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Qur'an

Broadening Our Comprehension of the Qur’an

A Lecture by Suhaib Webb | Transcribed by Fuseina Mohamad

Surat Al-Fatiha Series: Part IPart IIPart IIIPart IV | Part VPart VIPart VIIPart VIIIPart IXPart X | Part XI | Part XII | Part XIII | Part XIV | Part XV | Part XVI | Part XVII | Part XVIII | Part XIX | Part XX | Part XXI | Part XXII | Part XXIII | Part XXIV | Part XXV

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The Qur’an provides a comprehensive understanding of life. We can go to the story of Adam `alayhi assalam (upon him be peace) in which Allah had Adam (as) and his wife removed from Paradise. It’s interesting that, in the Qur’an, Allah used two grammatical forms al-jama’ wa al-muthana (the plural and the dual) in this verse.  Allah says:

“Qala ihbita minha jamee’an.”

“All of you get out of paradise.”

All of you indicates three or more, the plural form.  Sometimes when Allah was talking to Adam and his wife He would say,

“Qulna ahbita minha jamee`an.”

This is muthana, the dual form, meaning:

“You both get out of paradise.”

Why did Allah use the plural form?  Because every human being is the son or daughter of Adam (as).  So when the Qur’an says “Qulna ahbitu Allah is speaking to you and me.  Then He says, “And if there should come to you guidance from Me [and Ibn Kathir said guidance here means books and messengers]— then whoever follows My guidance will never go astray (in the world) nor suffer (in the Hereafter)” (20:123).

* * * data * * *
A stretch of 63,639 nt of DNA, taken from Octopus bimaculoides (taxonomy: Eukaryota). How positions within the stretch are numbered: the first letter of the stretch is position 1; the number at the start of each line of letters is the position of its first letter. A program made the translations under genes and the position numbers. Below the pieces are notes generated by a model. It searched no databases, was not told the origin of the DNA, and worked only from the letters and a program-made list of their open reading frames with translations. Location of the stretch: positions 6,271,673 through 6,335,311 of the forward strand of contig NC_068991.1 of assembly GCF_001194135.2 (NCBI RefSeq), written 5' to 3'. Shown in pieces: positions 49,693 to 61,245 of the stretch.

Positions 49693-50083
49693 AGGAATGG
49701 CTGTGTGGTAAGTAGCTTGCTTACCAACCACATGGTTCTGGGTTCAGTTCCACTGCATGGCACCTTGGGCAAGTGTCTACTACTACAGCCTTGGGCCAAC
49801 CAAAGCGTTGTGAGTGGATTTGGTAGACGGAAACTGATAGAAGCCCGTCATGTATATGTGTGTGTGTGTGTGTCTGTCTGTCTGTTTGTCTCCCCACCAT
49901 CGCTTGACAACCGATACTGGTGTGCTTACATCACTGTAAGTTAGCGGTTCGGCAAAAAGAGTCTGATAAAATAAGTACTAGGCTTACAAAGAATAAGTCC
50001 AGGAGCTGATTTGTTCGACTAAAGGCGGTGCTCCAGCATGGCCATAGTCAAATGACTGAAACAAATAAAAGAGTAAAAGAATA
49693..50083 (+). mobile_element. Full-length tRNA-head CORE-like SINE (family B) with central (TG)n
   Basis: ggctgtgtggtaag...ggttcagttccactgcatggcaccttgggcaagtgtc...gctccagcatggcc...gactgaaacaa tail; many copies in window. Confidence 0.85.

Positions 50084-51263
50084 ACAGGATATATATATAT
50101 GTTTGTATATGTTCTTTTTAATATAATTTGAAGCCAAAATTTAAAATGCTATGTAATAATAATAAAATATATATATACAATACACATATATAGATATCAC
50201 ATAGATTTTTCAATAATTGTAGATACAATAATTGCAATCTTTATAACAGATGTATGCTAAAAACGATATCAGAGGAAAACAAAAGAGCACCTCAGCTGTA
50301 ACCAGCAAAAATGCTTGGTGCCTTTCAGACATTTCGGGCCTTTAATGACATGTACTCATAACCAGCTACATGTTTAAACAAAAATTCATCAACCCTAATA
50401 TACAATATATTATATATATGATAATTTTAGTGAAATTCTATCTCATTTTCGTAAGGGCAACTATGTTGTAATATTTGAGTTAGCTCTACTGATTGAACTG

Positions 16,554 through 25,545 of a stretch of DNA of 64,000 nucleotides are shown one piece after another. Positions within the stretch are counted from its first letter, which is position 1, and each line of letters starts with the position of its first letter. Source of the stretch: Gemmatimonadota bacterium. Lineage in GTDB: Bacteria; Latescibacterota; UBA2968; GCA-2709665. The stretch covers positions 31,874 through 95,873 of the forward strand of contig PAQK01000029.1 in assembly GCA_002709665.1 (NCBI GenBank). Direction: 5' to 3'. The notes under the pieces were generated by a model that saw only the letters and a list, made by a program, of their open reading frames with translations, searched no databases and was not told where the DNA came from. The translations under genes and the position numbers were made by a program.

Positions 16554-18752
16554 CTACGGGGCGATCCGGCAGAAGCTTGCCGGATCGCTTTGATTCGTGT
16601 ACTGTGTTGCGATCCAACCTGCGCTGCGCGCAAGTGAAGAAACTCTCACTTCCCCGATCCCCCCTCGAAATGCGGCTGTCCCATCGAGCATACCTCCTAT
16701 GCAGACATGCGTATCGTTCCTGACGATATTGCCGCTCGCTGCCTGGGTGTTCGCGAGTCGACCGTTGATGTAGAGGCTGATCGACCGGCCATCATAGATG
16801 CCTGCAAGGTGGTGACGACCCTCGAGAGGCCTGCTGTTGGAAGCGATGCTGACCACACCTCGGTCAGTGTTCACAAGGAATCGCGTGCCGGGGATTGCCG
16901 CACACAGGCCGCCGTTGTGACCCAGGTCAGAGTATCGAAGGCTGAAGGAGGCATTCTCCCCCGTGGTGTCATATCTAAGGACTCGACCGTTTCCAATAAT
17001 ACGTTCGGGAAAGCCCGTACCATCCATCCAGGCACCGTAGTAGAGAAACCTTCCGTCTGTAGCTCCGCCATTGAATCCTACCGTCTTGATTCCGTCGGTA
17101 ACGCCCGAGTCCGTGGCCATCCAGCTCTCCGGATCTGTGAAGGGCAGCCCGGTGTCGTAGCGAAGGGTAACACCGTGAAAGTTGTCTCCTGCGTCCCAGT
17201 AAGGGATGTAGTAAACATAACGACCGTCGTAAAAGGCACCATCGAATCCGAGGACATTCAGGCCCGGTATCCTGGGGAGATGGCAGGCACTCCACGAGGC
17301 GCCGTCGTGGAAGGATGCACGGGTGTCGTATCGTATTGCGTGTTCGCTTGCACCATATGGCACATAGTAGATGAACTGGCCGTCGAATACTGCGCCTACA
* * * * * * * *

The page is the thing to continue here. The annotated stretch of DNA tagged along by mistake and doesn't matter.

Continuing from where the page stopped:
So when we take the Qur’an, read it and follow it, we will have a good life in this life, and a good life in the Hereafter. After reading this verse, Ibn Abbas used to say that Allah has promised to amina (to secure, take care of and protect) the one who reads the Qur’an and acts according to the Qur’an; that He will not allow them to be led astray in this life and they will not fear in the Hereafter. Subhan’Allah, this is the Qur’an.  It is a blueprint for how we should live and act in our lives.

Many young adults ask, “Is there anything about gender relations in the Qur’an?”

Allah says, “You read the Qur’an – don’t you think about it?” (2:44). Look at the following story.  It’s just one example of how the Qur’an can help you in your life. Go to the story of Musa (as).  You see, our sisters are being pounded by two extremes: the extreme of feminism and the extreme of the Burger King madhab.

The Burger King madhab is ‘have it your way.’ You want to do this? Okay, fine.  Do whatever you like.  And this is not from our traditional scholars, it was born right here. A sister wants to sit with me? Ok, alhamdullilah, no problem I’ve been looking for a wife anyway!  Or alhamdullilah, no problem she wants to give khutbah (Friday sermon), my mother voted in ERA (Equal Rights Amendment) in the late seventies so alhamdullilah let her give khutbah.  This is the Burger King madhab.